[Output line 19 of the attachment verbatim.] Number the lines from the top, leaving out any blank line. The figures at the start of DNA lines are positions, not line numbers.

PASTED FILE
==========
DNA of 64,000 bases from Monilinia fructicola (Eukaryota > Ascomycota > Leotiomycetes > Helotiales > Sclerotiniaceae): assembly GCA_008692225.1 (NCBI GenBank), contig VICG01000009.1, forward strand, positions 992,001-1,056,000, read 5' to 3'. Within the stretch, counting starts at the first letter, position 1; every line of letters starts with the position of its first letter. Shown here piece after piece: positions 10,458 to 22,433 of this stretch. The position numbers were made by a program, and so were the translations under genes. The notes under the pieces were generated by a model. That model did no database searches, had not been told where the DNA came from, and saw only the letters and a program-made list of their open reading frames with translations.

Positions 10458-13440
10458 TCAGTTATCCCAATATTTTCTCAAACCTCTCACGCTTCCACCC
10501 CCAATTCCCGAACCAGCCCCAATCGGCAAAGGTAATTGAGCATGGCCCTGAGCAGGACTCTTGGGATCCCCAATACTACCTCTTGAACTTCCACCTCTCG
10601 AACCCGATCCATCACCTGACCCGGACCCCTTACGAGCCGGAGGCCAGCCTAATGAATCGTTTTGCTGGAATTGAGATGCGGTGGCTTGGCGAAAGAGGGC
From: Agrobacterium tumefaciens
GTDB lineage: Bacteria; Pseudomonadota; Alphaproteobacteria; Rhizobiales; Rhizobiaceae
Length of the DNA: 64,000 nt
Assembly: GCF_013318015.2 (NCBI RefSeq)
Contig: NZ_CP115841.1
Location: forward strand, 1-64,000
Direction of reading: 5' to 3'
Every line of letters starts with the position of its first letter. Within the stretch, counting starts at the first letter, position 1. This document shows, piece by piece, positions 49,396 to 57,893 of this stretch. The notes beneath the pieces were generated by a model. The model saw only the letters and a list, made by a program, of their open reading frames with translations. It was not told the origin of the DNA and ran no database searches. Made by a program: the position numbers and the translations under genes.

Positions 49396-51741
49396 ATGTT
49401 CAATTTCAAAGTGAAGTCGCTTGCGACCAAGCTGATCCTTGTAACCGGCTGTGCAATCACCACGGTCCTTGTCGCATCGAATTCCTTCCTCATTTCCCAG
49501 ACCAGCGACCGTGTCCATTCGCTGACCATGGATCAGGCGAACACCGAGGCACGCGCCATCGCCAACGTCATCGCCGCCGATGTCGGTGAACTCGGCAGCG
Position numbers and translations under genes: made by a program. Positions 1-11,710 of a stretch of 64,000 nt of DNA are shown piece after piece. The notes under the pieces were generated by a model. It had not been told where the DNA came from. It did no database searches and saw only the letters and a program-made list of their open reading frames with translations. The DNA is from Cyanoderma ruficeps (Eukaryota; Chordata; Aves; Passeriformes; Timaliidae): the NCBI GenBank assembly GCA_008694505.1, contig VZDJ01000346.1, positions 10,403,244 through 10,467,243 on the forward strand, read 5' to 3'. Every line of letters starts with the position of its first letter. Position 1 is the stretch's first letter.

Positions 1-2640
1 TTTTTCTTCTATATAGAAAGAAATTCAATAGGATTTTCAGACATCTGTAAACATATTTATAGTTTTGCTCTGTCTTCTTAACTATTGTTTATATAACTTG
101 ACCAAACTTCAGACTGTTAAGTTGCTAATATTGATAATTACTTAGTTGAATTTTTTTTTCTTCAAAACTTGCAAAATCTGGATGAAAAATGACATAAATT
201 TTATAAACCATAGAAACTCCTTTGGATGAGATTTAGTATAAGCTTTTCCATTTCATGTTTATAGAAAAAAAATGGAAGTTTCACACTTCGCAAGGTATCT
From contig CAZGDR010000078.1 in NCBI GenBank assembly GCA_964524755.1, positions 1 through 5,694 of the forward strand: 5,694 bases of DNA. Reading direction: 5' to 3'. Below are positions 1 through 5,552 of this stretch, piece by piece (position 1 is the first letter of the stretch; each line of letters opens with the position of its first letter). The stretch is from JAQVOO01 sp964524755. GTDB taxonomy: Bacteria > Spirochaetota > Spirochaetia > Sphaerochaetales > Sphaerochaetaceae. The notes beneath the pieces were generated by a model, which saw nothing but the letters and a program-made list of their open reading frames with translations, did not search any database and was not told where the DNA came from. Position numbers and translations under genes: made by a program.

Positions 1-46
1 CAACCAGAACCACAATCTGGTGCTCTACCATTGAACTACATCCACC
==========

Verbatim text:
Positions 1-2640